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Uncanny X-Men By Kieron Gillen Vol. 1 (Uncanny X-Men (Marvel)) Hardcover – 28 Mar 2012


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Product details

  • Hardcover: 144 pages
  • Publisher: MARVEL - US (28 Mar. 2012)
  • Language: English
  • ISBN-10: 0785159932
  • ISBN-13: 978-0785159933
  • Product Dimensions: 18.4 x 1.3 x 26.7 cm
  • Average Customer Review: 2.8 out of 5 stars  See all reviews (5 customer reviews)
  • Amazon Bestsellers Rank: 510,319 in Books (See Top 100 in Books)

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4 of 4 people found the following review helpful By Spinoza on 4 Jan. 2013
Format: Paperback
To balance the ludicrous (and entirely unargued) 1 star review, and also to redress the overall star rating - why 1 star (as of Jan 2013) when of 7 reviews so far most are 4 or 5? Anyway, an excellently drawn and almost intellectual piece of work - though with humouir. It's not "black ops Wolverine" etc, but a return to the more cosmic "FF" style of early X Men. Refreshing and vibrant.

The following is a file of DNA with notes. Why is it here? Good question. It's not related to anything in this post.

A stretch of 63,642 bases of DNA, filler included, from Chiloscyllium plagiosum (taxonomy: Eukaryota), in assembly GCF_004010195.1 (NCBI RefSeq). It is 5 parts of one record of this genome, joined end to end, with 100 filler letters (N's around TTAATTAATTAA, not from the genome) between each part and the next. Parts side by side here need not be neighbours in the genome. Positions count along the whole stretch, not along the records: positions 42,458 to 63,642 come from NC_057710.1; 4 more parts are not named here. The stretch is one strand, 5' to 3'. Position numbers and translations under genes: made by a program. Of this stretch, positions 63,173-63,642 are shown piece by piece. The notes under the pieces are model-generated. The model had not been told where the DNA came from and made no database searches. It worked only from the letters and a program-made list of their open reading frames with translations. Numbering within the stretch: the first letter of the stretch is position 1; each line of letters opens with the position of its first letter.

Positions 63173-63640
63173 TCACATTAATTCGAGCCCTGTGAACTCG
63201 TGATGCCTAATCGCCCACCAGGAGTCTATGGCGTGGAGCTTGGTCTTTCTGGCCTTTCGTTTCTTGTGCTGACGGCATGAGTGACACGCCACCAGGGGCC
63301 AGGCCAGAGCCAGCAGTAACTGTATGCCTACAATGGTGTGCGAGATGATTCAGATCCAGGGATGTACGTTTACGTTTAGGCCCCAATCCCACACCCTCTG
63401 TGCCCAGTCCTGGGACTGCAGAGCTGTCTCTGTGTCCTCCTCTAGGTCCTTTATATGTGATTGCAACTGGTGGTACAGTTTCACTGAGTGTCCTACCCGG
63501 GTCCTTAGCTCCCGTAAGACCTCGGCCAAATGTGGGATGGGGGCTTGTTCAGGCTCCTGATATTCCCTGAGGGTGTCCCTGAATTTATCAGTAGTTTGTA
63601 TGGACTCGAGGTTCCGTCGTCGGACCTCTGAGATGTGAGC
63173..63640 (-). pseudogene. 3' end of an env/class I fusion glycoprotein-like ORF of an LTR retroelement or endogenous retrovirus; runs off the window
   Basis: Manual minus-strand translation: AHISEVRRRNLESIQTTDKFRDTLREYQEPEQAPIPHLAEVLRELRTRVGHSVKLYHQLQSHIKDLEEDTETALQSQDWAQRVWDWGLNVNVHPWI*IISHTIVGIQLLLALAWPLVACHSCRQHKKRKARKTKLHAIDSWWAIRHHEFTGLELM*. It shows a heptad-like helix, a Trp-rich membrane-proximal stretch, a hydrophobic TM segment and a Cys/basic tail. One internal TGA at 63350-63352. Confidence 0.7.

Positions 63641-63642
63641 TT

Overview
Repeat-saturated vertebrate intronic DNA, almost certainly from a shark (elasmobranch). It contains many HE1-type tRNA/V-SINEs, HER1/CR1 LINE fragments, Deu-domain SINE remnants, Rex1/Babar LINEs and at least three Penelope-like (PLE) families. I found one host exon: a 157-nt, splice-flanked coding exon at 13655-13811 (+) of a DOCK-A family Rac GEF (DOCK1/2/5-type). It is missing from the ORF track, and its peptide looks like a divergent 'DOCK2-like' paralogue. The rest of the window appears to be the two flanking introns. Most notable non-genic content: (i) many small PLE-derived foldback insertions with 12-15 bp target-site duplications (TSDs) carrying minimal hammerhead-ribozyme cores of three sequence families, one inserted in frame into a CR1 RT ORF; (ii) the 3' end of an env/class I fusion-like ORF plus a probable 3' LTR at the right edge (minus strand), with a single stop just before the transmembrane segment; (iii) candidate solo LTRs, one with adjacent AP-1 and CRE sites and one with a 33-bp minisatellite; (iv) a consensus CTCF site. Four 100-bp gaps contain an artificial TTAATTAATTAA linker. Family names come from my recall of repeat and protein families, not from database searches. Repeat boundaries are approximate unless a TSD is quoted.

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1 of 1 people found the following review helpful By Pink Fluffy Bunny TOP 50 REVIEWER on 14 Mar. 2014
Format: Hardcover
The stories from Uncanny X-Men issues #1-4 are collected as Uncanny X-Men By Kieron Gillen Vol. 1 (Uncanny X-Men (Marvel)). They consist of a 3-part story involving Mr Sinister's theft of a Celestial and his attempt to conquer the world again, and a single-issue story involving a member of the Phalanx held prisoner by Mr Sinister, who eventually escapes and is hunted down by the X-Men. The main story is a big spectacular battle story, interleaved with lots of dialogue, which begins with Cyclops forming a new X-team - the extinction team, to take on the really big extinction-level threats. Fortunately, Mr Sinister presents such a threat quite quickly, and Cyclops is quick to take advantage of it. It is obvious with hindsight that this is the beginning of the hubris that leads to the AvX event, and Mr Sinister even warns Hope that the phoenix is in her future. It is a very entertaining story, with good scripting and artwork. The single issue story, told from the view of the isolated Phalanx member was less interesting to me, however.